It's 14 miles to Beauly for crafts and clothes shopping. Just as you approach the town, a contemporary building on the left houses the Highland Craftpoint. Nothing displayed here is for sale, but catalogs can put you in touch with retail outlets or perhaps directly with the crafts-people themselves. Last year ceramics were featured; this summer the focus will be on woodworking. Hours are 10 to 5 weekdays.

In town, look for Campbell and Company, a tweed house that offers the best selection of tartans, cashmere, coats, and jackets you'll find along the route. Our purchases arrived in California, correctly altered, less than a month after ordering. About 30 miles farther is Corrieshalloch

Gorge. Near the road and from a suspension bridge across the 200-foot-deep gorge, you can admire the Falls of Measach. Ferns and Dwarf trees cling to crevices in the gorge's dark schist. Mountain ash, birch, larch, and other deciduous trees are a pleasant change from the barren hills and single-species reforestation you see in many other places. For best views, take the path on the right bank.

It's another 40 miles to Inverewe Garden, a 2,000-acre woodland garden where subtropicals can grow at latitude 58 (it's north of Moscow), thanks to the Gulf Stream and windbreak plantings. Planted more than a century ago by Osgood Mackenzie, Tasmanian tree ferns and bamboo thrive here, among some of the largest rhododenrons you will ever see. Hours are 9 a.m. to a half-hour before dusk. Cost is about $1.50 for adults, half as much for children. In dry weather, this could easily be a day's stop.

Into the mountains. From the coast, the road heads into what is considered to be the most scenic stretch of mountains in the Western Highlands. First there's Loch Maree--mountain-rimmed and one of the best-known spots to catch seagoing trout (July to mid-October) and salmon (April and loch, the majority handled by Loch Maree Hotel; call 044-589-200.

On the south shore is Beinn Eighe, a nature reserve set aside to preserve a remnant of the once-vast Caledonian Forest. Just before the town of Kinlochewe, a mile-long nature trail heads to a logroofed shelter open to the loch 500 feet below. Or climb a cairn-marked path 1,500 feet up to the lake-dimpled summit before a pebble-slippery descent (a total of 2-1/2 miles; allow a couple of hours).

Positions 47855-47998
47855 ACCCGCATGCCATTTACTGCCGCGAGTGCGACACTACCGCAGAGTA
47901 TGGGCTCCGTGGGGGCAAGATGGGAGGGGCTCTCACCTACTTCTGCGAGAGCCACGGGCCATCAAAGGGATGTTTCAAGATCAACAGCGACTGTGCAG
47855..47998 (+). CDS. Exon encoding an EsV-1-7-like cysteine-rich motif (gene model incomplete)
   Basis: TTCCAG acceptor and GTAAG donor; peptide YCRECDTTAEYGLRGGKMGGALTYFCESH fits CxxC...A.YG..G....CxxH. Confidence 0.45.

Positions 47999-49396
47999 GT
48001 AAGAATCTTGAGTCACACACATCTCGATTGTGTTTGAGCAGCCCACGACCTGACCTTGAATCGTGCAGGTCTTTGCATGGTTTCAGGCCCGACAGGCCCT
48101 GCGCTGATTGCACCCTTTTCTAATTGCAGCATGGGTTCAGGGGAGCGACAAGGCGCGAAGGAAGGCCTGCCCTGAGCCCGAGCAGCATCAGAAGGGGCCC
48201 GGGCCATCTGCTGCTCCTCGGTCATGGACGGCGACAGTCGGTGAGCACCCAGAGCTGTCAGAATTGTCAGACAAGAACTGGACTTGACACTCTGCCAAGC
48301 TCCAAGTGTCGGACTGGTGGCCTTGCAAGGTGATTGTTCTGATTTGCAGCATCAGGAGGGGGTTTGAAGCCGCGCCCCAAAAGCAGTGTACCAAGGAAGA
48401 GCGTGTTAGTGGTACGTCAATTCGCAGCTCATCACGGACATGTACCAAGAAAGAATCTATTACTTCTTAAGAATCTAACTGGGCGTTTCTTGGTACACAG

Through steep-walled glens, continue by car for 37 miles through Torridon to

Plockton. a string of several dozen white houses is beautifully sited around outer Loch Carron, with hotels, restaurants, and bed-and-breakfast inns that appeal to artists and sailboaters. It's a more restful stop than Kyle of Lochalsh 5 miles beyond. From that busy gateway, it's a 5-minute ferry ride to the Isle of Skye.

a castle stop. Near Dornie, 10 miles from Kyle, you'll spot the Castle of Eilean Donan whose real estate ad, if the property were for sale, would proclaim "LOCATION, LOCATION, LOCATION." It is on an island connected by causeway to the mainland where three lochs meet. You can tour the interior. As you leave, turn uphill at the road for Keppoch Hill marked Carrbrae View Point. This climbs above the castle, then rejoins A87 several narrow miles later.

You reach Fort Augustus in 60 miles. To return to Inverness, take the less touristed road on the east side of Loch Ness.

For more details on hiking and lodgings, write to the British Tourist Authority, 612 S. Flower St., Los Angeles 90017.
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Date:Apr 1, 1985